not to mention



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not to mention

  1. (idiomatic) An apophasis used by a speaker to introduce, despite claiming not to address, a given point of discussion.
    • 2012, Christoper Zara, Tortured Artists: From Picasso and Monroe to Warhol and Winehouse, the Twisted Secrets of the World's Most Creative Minds, part 1, chapter 2, 51:
      In fact, the immortal tunemeister Irving Berlin wrote all three [songs], along with about 1,500 others, not to mention the scores for eighteen Hollywood films and nineteen Broadway musicals.
    • 2013 June 1, “A better waterworks”, in The Economist[1], volume 407, number 8838, page 5 (Technology Quarterly):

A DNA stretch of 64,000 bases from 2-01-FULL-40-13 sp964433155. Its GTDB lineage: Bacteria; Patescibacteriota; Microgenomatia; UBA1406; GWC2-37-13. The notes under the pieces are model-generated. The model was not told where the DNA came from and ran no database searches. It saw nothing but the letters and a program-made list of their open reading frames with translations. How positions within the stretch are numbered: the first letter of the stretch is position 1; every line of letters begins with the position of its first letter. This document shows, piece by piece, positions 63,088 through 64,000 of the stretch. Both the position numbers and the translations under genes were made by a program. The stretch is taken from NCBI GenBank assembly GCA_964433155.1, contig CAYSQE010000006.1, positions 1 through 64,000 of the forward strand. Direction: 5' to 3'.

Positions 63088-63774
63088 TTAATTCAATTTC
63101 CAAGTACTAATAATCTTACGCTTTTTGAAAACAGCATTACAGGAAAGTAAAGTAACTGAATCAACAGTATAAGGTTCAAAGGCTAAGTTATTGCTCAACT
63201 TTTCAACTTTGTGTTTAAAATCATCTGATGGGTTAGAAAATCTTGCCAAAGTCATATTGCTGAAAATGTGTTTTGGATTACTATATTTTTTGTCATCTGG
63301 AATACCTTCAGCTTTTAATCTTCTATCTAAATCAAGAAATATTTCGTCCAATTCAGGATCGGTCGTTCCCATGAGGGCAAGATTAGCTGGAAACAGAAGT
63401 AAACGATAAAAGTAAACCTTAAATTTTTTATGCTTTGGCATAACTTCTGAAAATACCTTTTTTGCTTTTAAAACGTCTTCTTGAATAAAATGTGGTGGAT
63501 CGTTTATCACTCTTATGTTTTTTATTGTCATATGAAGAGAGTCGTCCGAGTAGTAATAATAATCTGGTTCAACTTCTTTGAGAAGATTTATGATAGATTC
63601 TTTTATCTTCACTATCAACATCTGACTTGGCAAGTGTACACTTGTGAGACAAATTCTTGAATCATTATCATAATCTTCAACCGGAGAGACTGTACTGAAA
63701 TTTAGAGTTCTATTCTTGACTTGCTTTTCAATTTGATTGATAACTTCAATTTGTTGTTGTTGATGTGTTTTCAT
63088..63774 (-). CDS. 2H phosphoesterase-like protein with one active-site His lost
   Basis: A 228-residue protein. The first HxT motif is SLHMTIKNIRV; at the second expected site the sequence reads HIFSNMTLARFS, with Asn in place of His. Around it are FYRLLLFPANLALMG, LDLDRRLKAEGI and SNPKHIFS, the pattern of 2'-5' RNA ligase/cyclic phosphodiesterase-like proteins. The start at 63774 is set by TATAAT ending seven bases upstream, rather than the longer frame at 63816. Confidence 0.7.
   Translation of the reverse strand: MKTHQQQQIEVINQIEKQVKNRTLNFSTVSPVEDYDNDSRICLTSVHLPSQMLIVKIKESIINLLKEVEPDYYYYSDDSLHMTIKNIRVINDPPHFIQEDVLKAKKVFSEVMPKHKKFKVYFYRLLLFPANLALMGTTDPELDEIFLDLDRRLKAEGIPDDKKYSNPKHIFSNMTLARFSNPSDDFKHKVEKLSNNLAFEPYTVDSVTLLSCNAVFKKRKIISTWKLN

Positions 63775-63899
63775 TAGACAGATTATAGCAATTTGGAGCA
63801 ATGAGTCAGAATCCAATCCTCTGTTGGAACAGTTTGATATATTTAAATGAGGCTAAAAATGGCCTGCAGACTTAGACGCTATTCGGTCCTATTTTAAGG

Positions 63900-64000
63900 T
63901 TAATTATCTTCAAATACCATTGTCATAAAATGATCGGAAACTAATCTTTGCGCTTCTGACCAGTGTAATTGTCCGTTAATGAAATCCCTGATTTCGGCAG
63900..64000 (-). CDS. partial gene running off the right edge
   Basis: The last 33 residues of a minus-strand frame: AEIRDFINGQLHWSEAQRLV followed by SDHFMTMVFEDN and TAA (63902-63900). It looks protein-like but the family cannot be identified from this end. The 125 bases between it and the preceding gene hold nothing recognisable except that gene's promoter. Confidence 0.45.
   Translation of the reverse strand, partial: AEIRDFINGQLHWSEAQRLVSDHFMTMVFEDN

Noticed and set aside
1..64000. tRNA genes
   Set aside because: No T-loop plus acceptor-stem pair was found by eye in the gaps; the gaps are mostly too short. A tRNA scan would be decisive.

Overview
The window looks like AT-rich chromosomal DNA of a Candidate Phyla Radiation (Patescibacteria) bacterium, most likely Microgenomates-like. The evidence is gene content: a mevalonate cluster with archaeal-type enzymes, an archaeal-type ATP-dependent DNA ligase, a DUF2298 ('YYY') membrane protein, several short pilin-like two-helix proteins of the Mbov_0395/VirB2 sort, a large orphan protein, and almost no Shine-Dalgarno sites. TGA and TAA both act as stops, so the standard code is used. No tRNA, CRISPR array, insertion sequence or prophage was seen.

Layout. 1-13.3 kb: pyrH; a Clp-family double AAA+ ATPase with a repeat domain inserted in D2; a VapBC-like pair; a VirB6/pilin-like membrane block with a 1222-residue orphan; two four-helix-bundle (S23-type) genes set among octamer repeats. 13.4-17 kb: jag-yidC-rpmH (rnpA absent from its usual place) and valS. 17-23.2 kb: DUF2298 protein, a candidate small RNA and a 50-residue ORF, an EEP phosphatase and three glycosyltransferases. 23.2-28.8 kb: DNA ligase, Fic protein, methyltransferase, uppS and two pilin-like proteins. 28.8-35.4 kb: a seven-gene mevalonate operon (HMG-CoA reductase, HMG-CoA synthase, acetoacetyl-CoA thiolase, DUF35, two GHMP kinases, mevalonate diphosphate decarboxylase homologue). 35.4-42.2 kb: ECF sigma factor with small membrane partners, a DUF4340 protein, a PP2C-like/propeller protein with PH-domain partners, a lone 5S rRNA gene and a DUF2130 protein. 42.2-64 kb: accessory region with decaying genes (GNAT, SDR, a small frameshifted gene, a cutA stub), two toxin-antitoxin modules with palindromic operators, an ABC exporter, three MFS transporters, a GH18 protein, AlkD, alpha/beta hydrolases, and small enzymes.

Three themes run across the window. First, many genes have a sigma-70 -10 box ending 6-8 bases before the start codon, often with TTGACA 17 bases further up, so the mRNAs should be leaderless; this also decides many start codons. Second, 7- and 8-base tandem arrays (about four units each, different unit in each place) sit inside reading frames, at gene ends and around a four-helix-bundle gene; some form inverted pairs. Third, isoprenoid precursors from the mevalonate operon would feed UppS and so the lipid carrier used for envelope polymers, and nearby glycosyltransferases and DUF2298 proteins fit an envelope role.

An artificial kidney these days still means a refrigerator-sized dialysis machine. Such devices mimic [] real kidneys [] . But they are nothing like as efficient, and can cause bleeding, clotting and infection—not to mention inconvenience for patients, who typically need to be hooked up to one three times a week for hours at a time.
    The city was already having staffing difficulties, not to mention having a three million dollar budget shortfall.



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